Page 2 of 5

Re: Severely obese lab...

Posted: Thu Dec 24, 2009 11:11 am
by sebb0191
HersheyBear wrote:Has a blood panel been done? Hypothyroid can cause weight gain, and other conditions can too.


Yes, he has had blood panels pulled and they all came back normal.

cashisking wrote:Does he have good prey drive?


Unfortunately, he doesn't seem to care too much. He chases my pit like crazy, but I can never get them to play with separate toys. You can buy them both identical toys, but they always want the one that the other one has. Figures.

Rachel&Halo wrote:What about a backpack?


I actually just purchased one for my pup, so I think I'll try loaning it to Finn. The only problem is his joints, as he begins to limp about 30 minutes into a walk. I am going to look into joint supplements for him. I just don't want to throw more weight on him before his joints feel a little better.

Thank you everyone for your suggestions again! We've been looking into Kirkland and it seems like the best route for him so far. I'll keep you guys posted!

Re: Severely obese lab...

Posted: Thu Dec 24, 2009 1:38 pm
by dawnapbt
what is normal? Is he in hte middle of the range? On the low end of the 'normal' range? If he is on the low end of the normal range, you might try a very low dose of thyroid supplement, as the range is really a guideline. What might be "normal" for one dog may be hypothyroid for another dog. (People, too, btw).

I'd first cut his food back to no more than two cups a day. See if that helps at all.

Re: Severely obese lab...

Posted: Thu Dec 24, 2009 2:02 pm
by sebb0191
dawnapbt wrote:what is normal? Is he in hte middle of the range? On the low end of the 'normal' range? If he is on the low end of the normal range, you might try a very low dose of thyroid supplement, as the range is really a guideline. What might be "normal" for one dog may be hypothyroid for another dog. (People, too, btw).

I'd first cut his food back to no more than two cups a day. See if that helps at all.


To be honest, I'm not sure what his levels were number-wise, all I know is that the vet said he did not have a thyroid issue. Her best idea was to put him on a pill to suppress his appetite, but his appetite isn't the problem. It's not like he's hounding people for food and scarfing down his meals. He's just very large!

We started doing one cup twice a day this morning. He will get another cup at night, with half Kirklands in it :)

Re: Severely obese lab...

Posted: Fri Dec 25, 2009 9:57 pm
by Misskiwi67
Feed for IDEAL weight, not current weight. I would cut to 2 and 1/2 cups per day for 2-3 months and see if it makes a difference... if that doesn't work, then cut to 2 cups per day. Make sure there isn't anyone in the house who is cheating, including children, neighbors, and even other household pets. Is the catfood kept where he can't sneak a nibble, is the other dogs food picked up at night etc...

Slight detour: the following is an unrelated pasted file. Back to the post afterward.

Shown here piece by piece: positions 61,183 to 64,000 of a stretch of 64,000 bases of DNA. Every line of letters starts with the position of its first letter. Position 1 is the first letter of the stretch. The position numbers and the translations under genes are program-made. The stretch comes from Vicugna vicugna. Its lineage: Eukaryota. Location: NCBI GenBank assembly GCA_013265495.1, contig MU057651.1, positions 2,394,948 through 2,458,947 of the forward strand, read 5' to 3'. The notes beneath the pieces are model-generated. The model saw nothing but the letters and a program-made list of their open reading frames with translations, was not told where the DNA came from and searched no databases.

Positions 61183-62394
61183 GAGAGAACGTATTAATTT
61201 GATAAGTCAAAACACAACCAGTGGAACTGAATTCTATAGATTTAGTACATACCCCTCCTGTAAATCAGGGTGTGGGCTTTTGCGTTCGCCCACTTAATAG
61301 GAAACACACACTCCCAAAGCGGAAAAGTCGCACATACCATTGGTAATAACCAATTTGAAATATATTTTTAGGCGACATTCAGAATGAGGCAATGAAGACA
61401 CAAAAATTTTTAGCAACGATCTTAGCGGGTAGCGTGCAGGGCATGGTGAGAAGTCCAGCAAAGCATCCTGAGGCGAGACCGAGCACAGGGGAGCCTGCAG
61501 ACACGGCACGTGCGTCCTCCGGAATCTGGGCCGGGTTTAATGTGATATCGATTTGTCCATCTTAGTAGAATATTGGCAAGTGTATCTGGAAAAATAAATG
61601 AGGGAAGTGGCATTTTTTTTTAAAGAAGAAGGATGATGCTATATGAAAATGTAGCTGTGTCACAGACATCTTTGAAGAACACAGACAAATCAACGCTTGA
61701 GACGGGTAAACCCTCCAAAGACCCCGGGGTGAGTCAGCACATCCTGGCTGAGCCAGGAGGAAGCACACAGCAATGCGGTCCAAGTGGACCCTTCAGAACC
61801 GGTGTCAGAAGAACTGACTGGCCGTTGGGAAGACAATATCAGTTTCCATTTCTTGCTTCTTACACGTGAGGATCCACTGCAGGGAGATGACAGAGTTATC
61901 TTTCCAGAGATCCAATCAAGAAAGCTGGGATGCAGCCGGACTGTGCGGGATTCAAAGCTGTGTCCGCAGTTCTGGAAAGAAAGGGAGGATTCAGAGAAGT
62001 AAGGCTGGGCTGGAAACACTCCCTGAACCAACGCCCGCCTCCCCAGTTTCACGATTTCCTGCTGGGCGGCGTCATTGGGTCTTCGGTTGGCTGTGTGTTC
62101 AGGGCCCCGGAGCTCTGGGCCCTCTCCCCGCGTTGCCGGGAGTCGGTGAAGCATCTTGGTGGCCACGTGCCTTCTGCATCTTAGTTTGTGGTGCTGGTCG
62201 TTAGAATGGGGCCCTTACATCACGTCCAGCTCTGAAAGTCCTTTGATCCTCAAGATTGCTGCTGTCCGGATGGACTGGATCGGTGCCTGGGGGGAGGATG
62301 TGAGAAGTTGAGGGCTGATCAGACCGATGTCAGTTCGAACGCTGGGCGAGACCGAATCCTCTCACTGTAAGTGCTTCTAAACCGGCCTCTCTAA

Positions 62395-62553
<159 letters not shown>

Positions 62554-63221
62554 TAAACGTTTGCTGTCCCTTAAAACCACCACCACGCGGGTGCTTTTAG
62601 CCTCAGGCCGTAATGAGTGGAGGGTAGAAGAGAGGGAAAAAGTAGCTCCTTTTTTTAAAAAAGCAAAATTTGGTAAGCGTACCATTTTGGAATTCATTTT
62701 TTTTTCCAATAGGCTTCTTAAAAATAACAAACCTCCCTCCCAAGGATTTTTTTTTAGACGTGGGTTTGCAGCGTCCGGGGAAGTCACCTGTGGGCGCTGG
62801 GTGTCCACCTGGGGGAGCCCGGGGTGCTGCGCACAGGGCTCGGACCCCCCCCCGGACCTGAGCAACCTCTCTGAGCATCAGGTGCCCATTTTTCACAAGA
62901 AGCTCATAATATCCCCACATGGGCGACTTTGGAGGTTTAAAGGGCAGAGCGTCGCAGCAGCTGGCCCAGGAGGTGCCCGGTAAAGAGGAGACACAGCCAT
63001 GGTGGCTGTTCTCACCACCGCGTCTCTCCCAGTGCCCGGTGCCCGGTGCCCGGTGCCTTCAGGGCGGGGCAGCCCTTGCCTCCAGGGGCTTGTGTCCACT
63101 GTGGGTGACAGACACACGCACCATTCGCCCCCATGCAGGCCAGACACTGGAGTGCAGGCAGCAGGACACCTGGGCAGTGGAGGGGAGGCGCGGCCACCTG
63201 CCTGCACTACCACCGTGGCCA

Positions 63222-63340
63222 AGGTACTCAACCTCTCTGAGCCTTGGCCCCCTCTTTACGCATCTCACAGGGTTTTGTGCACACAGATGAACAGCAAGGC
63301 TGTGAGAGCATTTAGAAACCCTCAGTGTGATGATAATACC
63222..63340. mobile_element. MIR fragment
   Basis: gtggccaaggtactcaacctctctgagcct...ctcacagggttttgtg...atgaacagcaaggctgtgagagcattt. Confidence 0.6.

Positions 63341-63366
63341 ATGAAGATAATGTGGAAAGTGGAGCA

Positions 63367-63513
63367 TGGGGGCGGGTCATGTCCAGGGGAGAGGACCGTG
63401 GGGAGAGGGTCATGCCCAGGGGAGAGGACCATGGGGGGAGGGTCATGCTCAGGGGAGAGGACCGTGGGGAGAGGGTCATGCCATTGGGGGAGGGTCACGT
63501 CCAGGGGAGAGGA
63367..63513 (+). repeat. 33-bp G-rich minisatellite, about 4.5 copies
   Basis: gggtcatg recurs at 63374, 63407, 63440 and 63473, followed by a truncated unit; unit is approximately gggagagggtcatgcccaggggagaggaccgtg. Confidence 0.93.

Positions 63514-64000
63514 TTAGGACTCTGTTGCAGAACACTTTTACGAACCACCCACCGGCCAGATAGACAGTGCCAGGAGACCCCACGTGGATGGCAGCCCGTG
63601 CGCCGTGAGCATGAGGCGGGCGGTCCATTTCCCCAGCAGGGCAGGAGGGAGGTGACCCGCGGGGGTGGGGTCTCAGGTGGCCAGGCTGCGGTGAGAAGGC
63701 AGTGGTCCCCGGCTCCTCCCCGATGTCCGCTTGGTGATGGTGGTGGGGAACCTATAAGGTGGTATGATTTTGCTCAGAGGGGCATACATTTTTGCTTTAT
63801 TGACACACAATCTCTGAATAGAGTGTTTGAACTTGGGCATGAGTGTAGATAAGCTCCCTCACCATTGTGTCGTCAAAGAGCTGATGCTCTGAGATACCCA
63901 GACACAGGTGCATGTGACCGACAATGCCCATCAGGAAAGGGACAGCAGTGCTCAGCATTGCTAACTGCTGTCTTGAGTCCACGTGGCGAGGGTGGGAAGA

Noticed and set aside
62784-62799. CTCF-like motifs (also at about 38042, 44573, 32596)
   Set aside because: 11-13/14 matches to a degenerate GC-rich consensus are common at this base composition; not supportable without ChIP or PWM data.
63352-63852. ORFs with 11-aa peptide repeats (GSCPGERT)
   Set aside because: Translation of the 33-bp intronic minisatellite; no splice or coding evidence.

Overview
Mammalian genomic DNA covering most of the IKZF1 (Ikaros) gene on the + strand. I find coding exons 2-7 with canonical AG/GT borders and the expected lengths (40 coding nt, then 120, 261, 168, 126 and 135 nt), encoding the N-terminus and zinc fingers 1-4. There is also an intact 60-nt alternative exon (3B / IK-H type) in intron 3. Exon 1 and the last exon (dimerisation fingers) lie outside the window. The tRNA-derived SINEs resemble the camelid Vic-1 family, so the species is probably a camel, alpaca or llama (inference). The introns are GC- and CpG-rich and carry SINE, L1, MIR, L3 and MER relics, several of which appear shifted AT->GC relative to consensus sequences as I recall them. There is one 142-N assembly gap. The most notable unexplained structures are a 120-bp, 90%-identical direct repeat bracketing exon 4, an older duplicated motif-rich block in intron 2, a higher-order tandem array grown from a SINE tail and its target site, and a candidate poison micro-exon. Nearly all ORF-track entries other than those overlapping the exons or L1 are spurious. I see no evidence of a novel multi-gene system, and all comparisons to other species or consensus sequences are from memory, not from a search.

If that doesn't work, Slentrol can be a life saver... and I do mean a life saver. For a dog who is already experiencing joint pain, attaining appropriate weight will significantly increase his lifespan as well as postpone the already too-early signs of arthritis. For more information visit:

http://www.stopcanineobesity.com/

Re: Severely obese lab...

Posted: Sat Dec 26, 2009 9:10 am
by Amie
Are there dog pools near you, or places he can swim? Swimming would be easier on his joints, and the lab in him might really enjoy it. If he doesn't already, teach him to play fetch and get a floating toy (there are LOTS, so you can find one he likes) and take him some place with water and make him retrieve the toy from the pool. The water will add resistance and take off stress from his joints and could be a lot of fun for all involved.

As has already been pointed out, the right amount of a higher quality food will be much cheaper than way too much of a lower quality food.

Re: Severely obese lab...

Posted: Sat Dec 26, 2009 9:54 am
by BighornTermite
Amie wrote:Are there dog pools near you, or places he can swim? Swimming would be easier on his joints, and the lab in him might really enjoy it...The water will add resistance and take off stress from his joints and could be a lot of fun for all involved.


You beat me to this suggestion. Swimming can burn a ton of calories with little/no impact on the joints.

This news clip gives you an idea of the benefits of swimming on (albeit, extreme) canine obesity...

http://www.youtube.com/watch?v=w2DqulfqfBo

Re: Severely obese lab...

Posted: Sat Dec 26, 2009 11:57 am
by sebb0191
I so wish we had a way to help him swim, but we do not have a pool. There is a lake nearby, but it's in the 30's outside, so the swimming might have to wait until the spring. That's a great idea though. Last time he went to the lake, he was more interested in just wading in up to his knees... is there any way to coax him to swim? He's not big into retrieving, but who knows.

Re: Severely obese lab...

Posted: Sat Dec 26, 2009 1:49 pm
by cashisking
If he has an excellent recall, you can wade out and call him to you, and gradually back up until he has to swim to you.
You can also use a leash and lead them in, while treating and praising.